One would consequently distinguish, according to the NGO, two kinds of people within the camps of Tindouf: "Some of those close to the power have access to a more or less comfortable life and can on occasion leave the Algerian zone. They have in particular satellite television; many have a four-wheel-drive car and a certain comfort of life that it is surprising to meet in refugee camps. If freedom for some is limited to trading with Mauritania, others have been able to put all their children into boarding schools in Switzerland. The other category lives in a very rudimentary fashion and is entitled to almost nothing. Their real conditions of life are difficult to estimate. The Polisario Front limits to the maximum the contacts that foreigners could have with this category of the population, the real victim of this conflict, hostage of the Polisario Front

  7. Hehe, I googled that and found a killer site. Thanks so much.

  8. well our beloved sahara deserve all of our money, all of our blood...

    ps : devoteof.. the way you see economic is quit amazing? have you a phd in economic? no? go learn and i'm sure that attijari bank can hire you for 25k$ a year, i think it's better for you than losing time here my friend, i wish all the best my dear moroccan friend

  9. Blimey - social inequality in the camps with some people being better off than others, and exploiting their positions to theor own advantage. That's shocking. I can't think of any other society in the world where a similar sort of thing goes on. Certainly everyone is equal in the communitarian heaven that is Morocco. Here in the UK all the wealth is shared out equally by our philanthropic government whose only purpose is to ensure that everyone is treated equally.

    Oh, hang on, - sorry, brain malfunction. What was I thinking.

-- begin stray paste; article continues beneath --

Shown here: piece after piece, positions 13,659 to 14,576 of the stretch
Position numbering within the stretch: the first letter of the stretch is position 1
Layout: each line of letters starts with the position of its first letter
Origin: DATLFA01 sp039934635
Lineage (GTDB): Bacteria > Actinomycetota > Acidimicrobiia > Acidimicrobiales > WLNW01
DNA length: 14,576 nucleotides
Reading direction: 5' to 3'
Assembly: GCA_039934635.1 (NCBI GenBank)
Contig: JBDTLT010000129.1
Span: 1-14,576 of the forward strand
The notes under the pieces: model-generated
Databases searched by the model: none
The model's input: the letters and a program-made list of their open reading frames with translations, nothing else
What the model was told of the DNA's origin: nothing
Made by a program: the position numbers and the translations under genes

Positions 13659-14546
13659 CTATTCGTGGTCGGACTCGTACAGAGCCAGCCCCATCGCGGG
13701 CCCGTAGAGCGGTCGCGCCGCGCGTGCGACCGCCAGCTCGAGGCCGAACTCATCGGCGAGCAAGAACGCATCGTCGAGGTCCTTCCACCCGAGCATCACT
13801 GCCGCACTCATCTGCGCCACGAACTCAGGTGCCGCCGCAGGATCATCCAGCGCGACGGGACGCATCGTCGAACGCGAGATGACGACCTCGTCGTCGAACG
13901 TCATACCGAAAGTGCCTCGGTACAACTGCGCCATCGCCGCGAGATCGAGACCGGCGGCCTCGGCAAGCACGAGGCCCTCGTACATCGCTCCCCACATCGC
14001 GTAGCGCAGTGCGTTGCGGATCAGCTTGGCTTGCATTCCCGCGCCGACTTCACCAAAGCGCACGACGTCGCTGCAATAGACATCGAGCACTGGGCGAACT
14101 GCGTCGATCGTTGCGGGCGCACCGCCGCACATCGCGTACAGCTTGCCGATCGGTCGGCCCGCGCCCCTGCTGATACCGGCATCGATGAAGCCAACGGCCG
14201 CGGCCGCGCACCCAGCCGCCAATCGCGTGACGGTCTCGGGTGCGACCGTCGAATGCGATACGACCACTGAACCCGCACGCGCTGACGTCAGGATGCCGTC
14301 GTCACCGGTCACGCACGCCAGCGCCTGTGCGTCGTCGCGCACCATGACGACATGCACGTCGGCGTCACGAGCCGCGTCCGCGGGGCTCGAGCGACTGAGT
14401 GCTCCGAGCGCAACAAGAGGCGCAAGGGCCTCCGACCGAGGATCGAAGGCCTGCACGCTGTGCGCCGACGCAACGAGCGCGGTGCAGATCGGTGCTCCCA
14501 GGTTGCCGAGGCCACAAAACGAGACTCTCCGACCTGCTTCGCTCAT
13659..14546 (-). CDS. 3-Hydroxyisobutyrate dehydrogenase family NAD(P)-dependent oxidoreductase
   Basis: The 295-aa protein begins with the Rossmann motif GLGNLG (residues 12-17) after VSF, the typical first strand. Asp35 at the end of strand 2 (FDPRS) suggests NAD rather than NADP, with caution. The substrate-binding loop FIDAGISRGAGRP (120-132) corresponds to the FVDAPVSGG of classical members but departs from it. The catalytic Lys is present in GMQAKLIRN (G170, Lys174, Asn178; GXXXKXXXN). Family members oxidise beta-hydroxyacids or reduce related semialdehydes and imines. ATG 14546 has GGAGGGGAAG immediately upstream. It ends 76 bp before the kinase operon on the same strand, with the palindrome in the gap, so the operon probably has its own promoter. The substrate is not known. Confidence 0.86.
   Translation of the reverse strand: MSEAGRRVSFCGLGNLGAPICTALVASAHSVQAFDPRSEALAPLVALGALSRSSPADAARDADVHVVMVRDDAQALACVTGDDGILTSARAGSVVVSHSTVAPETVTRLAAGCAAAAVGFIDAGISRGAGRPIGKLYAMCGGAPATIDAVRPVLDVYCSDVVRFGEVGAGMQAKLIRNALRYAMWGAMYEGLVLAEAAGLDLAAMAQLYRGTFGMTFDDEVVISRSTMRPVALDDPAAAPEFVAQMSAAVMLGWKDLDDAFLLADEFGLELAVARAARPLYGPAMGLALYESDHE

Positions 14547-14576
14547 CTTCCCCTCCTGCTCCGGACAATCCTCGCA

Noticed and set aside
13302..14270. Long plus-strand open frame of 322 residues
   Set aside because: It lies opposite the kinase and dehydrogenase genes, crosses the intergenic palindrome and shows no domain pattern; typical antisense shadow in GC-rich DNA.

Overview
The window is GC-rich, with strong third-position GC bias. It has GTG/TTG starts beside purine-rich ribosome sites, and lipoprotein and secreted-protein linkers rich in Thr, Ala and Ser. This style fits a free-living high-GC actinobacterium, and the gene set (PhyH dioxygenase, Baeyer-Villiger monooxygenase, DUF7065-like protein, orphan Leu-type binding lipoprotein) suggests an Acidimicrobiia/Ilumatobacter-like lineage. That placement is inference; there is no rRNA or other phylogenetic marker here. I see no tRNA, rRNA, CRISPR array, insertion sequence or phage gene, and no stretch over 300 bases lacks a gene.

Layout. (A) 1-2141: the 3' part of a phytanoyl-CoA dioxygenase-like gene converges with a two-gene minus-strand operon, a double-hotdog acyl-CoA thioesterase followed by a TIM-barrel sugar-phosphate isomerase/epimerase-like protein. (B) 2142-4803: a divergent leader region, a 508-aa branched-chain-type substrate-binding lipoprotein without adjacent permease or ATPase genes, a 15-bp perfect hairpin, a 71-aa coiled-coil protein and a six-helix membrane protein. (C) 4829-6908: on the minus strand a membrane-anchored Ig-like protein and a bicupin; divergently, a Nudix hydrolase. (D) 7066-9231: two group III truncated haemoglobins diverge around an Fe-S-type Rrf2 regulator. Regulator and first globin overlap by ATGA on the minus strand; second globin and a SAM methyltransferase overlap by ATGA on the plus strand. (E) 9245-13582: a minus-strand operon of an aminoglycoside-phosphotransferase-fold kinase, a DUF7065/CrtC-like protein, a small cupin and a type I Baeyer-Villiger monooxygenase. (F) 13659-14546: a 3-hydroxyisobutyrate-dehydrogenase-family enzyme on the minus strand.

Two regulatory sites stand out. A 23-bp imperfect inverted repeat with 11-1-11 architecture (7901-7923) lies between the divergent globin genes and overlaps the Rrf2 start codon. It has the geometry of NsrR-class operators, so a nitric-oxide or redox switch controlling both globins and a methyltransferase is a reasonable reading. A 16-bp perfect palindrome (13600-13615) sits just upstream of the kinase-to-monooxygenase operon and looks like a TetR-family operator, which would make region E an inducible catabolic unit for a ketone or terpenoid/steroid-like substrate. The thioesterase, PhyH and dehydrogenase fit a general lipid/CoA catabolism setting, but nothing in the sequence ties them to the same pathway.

Seriously, there seems to be an implicit message in these sorts of post - that the Sahrawi don't deserve independence because their society isn't perfect and their government in exile might not be as democratic as it could be. But why single the Sahrawi out for this kind of treatment? Particularly when I suspect those close to the royal palace in Morocco might enjoy a few privileges.

    Seriously, why demand that the Sahrawis' society and government have to be perfect in order to enjoy the same rights to self determination that everyone else aspires to?

    I'm waiting for an answer.

  10. So at least we know that Saad has a PhD in economics - if not his comment would be a tad hypocritical ;-)

    Perhaps we should do a cost-benefit analysis? They work really well for other issues, like climate change. But remember to set the discount rate to get the answer you want....

  11. the way you spend money is amazing too 200,000 dollar a month for Holley for what? i want you dear moroccan friend to answer me,but because you belong to the Makhzen's staff DST you did not think of your jobless youth that prefer to set fire on themselves than to suffer jolessness,does it need a PHD in economics to figure it out.

  12. Set fire to themselves? Link if you can, Devotee.

    Good points, Nick. SADR, despite being a more egalitarian society than Morocco, always seems unfairly penalized for their imperfections.